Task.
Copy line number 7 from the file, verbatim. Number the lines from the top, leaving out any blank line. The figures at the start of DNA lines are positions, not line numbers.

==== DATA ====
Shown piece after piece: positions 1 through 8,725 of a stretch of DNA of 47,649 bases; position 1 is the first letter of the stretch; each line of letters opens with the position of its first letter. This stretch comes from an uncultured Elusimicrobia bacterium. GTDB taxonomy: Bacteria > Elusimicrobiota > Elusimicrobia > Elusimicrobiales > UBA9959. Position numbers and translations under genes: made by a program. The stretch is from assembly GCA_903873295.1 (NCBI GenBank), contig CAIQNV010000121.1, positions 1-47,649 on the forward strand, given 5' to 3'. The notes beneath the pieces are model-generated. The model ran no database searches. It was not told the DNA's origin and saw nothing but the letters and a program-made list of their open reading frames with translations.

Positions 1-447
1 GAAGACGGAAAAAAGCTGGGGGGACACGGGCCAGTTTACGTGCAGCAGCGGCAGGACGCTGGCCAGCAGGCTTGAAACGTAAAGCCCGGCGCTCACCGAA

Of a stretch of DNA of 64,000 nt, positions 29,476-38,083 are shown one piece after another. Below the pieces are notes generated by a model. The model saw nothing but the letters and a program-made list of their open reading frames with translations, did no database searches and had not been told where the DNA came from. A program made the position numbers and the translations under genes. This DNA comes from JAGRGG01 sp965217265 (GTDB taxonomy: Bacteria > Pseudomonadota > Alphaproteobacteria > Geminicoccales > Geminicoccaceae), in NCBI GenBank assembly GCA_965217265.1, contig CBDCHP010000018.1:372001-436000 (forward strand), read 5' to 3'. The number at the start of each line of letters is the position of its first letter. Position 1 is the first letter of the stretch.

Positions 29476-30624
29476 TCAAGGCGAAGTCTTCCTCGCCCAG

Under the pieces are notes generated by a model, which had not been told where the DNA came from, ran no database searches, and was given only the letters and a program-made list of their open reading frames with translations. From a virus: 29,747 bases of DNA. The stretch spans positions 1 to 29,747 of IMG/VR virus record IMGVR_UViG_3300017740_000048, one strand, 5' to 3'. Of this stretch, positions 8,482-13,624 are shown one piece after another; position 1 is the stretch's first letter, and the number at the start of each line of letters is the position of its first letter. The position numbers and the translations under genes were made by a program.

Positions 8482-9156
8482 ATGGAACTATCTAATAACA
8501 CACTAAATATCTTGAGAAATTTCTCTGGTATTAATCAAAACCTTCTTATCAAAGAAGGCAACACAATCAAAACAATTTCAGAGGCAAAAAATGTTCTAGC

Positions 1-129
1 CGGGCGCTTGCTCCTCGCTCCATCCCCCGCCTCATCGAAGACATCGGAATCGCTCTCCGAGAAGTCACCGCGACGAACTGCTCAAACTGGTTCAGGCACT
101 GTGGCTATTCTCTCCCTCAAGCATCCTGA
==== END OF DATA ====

Under the pieces are notes generated by a model, which had not been told where the DNA came from, ran no database searches, and was given only the letters and a program-made list of their open reading frames with translations. From a virus: 29,747 bases of DNA. The stretch spans positions 1 to 29,747 of IMG/VR virus record IMGVR_UViG_3300017740_000048, one strand, 5' to 3'. Of this stretch, positions 8,482-13,624 are shown one piece after another; position 1 is the stretch's first letter, and the number at the start of each line of letters is the position of its first letter. The position numbers and the translations under genes were made by a program.